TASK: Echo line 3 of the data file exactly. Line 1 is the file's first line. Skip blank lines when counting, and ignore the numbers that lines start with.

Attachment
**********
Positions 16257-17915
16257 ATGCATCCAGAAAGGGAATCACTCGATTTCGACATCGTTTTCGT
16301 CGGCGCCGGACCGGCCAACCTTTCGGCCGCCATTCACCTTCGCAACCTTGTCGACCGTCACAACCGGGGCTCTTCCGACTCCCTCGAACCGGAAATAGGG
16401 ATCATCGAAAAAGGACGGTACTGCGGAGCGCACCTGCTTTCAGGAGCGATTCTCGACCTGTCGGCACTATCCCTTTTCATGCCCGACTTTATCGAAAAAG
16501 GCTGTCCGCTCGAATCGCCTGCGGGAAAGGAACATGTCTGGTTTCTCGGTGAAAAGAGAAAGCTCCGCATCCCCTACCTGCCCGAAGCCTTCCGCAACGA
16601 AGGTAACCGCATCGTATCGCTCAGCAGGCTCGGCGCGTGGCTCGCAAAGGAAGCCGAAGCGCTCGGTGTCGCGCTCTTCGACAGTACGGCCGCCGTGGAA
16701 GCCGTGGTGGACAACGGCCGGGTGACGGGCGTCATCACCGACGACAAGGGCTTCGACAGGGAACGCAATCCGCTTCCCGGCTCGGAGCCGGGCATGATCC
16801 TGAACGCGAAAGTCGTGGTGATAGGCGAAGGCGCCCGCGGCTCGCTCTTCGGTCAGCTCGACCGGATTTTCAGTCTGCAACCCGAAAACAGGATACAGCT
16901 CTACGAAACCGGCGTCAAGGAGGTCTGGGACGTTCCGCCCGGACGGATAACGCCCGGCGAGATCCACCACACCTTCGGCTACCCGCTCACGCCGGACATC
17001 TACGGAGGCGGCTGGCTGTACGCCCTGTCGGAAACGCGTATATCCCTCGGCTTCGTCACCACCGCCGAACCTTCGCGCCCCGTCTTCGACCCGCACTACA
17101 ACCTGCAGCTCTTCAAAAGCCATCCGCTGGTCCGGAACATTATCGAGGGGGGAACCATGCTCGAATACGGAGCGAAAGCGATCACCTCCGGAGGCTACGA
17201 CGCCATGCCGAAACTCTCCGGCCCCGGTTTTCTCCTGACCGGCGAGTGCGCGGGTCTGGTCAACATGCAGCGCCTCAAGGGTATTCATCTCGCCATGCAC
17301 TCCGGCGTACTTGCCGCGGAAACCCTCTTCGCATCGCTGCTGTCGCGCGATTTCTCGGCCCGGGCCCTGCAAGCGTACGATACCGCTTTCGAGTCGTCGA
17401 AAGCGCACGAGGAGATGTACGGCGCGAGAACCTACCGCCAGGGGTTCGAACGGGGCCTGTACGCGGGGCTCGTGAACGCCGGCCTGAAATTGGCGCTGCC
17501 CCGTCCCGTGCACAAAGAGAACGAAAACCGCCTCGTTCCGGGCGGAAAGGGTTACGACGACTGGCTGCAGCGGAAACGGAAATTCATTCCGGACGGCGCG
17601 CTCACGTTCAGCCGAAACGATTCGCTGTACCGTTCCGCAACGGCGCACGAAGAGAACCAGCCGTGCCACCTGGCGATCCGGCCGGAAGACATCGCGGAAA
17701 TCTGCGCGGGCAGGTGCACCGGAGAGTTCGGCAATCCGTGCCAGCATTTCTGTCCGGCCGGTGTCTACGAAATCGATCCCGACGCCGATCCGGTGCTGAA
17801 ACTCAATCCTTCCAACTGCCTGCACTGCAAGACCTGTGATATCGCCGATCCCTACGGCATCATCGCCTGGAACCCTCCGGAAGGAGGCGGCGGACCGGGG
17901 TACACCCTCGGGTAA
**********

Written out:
16301 CGGCGCCGGACCGGCCAACCTTTCGGCCGCCATTCACCTTCGCAACCTTGTCGACCGTCACAACCGGGGCTCTTCCGACTCCCTCGAACCGGAAATAGGG